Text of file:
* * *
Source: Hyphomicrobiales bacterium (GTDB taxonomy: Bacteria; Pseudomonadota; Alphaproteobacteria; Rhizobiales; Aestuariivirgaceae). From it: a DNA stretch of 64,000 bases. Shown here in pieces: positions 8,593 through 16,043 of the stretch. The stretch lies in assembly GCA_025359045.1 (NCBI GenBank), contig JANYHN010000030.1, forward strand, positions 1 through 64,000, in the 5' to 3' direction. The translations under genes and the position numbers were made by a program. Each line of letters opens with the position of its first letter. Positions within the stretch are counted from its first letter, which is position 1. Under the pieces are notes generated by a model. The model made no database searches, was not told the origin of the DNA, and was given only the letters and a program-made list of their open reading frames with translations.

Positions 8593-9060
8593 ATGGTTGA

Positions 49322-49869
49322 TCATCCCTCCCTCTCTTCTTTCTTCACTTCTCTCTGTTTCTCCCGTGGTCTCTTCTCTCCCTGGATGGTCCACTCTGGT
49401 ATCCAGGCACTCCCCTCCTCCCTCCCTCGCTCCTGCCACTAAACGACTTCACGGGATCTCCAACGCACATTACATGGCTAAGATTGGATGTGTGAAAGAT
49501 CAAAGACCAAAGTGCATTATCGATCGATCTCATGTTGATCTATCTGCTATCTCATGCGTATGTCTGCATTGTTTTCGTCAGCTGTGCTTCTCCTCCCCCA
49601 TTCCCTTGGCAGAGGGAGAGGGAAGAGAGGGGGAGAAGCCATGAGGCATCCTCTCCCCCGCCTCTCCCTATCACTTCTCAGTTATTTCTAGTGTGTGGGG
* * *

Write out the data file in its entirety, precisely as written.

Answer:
Source: Hyphomicrobiales bacterium (GTDB taxonomy: Bacteria; Pseudomonadota; Alphaproteobacteria; Rhizobiales; Aestuariivirgaceae). From it: a DNA stretch of 64,000 bases. Shown here in pieces: positions 8,593 through 16,043 of the stretch. The stretch lies in assembly GCA_025359045.1 (NCBI GenBank), contig JANYHN010000030.1, forward strand, positions 1 through 64,000, in the 5' to 3' direction. The translations under genes and the position numbers were made by a program. Each line of letters opens with the position of its first letter. Positions within the stretch are counted from its first letter, which is position 1. Under the pieces are notes generated by a model. The model made no database searches, was not told the origin of the DNA, and was given only the letters and a program-made list of their open reading frames with translations.

Positions 8593-9060
8593 ATGGTTGA

Positions 49322-49869
49322 TCATCCCTCCCTCTCTTCTTTCTTCACTTCTCTCTGTTTCTCCCGTGGTCTCTTCTCTCCCTGGATGGTCCACTCTGGT
49401 ATCCAGGCACTCCCCTCCTCCCTCCCTCGCTCCTGCCACTAAACGACTTCACGGGATCTCCAACGCACATTACATGGCTAAGATTGGATGTGTGAAAGAT
49501 CAAAGACCAAAGTGCATTATCGATCGATCTCATGTTGATCTATCTGCTATCTCATGCGTATGTCTGCATTGTTTTCGTCAGCTGTGCTTCTCCTCCCCCA
49601 TTCCCTTGGCAGAGGGAGAGGGAAGAGAGGGGGAGAAGCCATGAGGCATCCTCTCCCCCGCCTCTCCCTATCACTTCTCAGTTATTTCTAGTGTGTGGGG